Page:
"Males,'" said .J iI~nwel, hoarse- inc
'y, you kcnowv that I'm noe coward. thi
The white feathecr ain't. mchl inc myc w
line, but I tell you, I can't (do ticis
' T'hat?"' they gasped, in -.borusc. e
"'I cani't do it,"' repeated J1imcc. ''i'l i
tell y'ou why. You know cmy sister.
Bess? I'v-e got but her in lice womIid er
to care for: acnd if I ('cmo to gr'ief A:
it'll fjinier. Th'le ponenuincc b'usi- te
ness she's only just c'acaged to get
over, and I tell you, fcr hcer' sake. I tih
can't risk this. Alonce I'd fire ic''e
Colonel's place and tell imc as how w: i
it was rie as did it: but with hIr T
alive it ain't no goodl. 1 Iievet mcc ' r A
b'liev-e cme not, the hate of i ol. Tr'acit 'he
stck's as dleep in cce as eve'r it 'hd
and, as Iswvore. I'll Ibe e''iv wthc JI
him yet: but jucst cowi my hcanc m c
ai't free, and I must, waiit.'w
TIhec three men, cc mcuttering t br
thecsel ves, stared at. him c. 'The mc an
who had beeni shot shcoo~k ancgrily a f
pcit tini of parralim inta hce carr'cied inc
aidrattled a box of mcat ches. e
'A nice bit o' backicng out this is.~ to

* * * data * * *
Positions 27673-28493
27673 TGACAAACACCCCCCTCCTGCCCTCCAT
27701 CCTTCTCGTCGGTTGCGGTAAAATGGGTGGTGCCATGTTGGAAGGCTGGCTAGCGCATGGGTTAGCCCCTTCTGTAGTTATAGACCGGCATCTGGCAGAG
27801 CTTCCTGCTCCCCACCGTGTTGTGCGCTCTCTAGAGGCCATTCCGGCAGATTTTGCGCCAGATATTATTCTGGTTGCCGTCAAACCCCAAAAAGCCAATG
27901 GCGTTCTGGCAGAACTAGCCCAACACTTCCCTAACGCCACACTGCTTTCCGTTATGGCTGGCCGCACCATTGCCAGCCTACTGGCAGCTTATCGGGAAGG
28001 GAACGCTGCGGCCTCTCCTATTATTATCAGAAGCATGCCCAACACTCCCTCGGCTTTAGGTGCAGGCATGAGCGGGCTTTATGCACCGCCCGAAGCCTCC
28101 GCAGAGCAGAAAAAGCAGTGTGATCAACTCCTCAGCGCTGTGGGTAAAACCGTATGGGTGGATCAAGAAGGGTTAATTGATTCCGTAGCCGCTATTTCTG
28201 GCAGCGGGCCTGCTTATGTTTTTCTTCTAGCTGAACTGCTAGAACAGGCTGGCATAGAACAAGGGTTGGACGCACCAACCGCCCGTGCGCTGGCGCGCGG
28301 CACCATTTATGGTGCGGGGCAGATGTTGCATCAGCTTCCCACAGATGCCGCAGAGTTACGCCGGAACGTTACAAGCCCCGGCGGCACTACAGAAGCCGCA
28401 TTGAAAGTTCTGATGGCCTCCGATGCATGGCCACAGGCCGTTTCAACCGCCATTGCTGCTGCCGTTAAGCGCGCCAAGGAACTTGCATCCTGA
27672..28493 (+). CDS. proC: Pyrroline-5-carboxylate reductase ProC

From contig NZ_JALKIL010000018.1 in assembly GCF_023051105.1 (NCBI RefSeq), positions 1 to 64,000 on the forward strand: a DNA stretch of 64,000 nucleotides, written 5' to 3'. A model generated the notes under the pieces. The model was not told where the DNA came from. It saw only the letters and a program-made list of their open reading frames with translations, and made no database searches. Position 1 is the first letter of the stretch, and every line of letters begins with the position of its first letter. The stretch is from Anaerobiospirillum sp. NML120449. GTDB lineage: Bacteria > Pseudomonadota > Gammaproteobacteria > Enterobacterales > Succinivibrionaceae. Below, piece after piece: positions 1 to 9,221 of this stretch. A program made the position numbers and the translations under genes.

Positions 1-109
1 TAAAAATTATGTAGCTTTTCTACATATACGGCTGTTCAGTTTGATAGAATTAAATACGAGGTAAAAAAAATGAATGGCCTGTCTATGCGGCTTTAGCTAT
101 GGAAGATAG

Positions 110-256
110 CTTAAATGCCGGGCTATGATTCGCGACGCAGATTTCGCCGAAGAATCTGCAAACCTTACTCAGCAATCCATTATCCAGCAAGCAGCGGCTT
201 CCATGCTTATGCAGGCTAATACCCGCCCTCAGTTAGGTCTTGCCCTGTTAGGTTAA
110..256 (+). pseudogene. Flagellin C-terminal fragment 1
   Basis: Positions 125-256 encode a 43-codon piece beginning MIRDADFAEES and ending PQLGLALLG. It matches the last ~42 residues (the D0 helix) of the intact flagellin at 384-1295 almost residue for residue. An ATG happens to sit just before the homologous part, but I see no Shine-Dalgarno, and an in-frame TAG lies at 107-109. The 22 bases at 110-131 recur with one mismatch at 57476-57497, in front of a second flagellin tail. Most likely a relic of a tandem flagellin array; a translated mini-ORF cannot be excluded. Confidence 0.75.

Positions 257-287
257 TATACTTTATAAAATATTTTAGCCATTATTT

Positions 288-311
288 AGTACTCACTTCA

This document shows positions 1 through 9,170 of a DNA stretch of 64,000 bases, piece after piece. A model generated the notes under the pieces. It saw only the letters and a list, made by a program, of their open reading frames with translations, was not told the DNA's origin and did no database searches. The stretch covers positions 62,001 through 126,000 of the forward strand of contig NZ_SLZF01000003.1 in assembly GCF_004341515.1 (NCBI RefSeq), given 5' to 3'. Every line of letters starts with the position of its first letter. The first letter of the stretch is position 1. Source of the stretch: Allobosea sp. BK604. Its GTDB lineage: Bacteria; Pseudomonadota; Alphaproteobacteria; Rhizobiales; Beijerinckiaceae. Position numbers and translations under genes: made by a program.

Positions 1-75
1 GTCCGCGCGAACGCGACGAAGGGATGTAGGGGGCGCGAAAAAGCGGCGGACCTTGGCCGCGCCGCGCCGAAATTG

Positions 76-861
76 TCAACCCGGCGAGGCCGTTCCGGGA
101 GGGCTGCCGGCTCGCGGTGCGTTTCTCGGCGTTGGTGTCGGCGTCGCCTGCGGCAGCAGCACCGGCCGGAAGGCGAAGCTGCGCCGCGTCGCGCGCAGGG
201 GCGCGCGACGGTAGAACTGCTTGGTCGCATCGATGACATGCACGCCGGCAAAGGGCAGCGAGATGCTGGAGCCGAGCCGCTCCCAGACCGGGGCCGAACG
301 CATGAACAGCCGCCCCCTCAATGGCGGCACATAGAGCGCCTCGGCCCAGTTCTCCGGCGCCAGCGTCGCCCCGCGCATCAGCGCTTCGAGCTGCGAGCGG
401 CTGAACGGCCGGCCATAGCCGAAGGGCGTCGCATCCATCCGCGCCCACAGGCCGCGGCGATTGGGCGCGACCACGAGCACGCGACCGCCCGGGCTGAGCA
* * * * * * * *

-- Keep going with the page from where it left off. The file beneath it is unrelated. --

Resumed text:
.Jimc hawvei.'' growled Ice. ch
'"P'r'aps it is,'' sail .Jim. "lintc sic
my cmicnd's made tip. If anythilincg ike
this happens I'll be lie first to sutfer at
after haiing thcreateniel imcc an ccc Imi
do c't want ico revenge I hat faIls har'd se
ocn 1B,-s. Acid thcere's ann~ i' icinig,' .
ie continued, bravely. "Thec ('io of
ne's daughter is there. 11cr hbedr"oomc ec
is right on top of thre bildincg.
ron't you give up the whole busi
ss and wait till we can go kill the
)lonel alone, with no chance of
imaging other people?
The man who had been injured
irned on his heel.
"Come along, mate," said he;
ain't no good jawing with him.
'e three will arrange a little do on
ir own account for another night.
nd you, Jim Hawel, you go back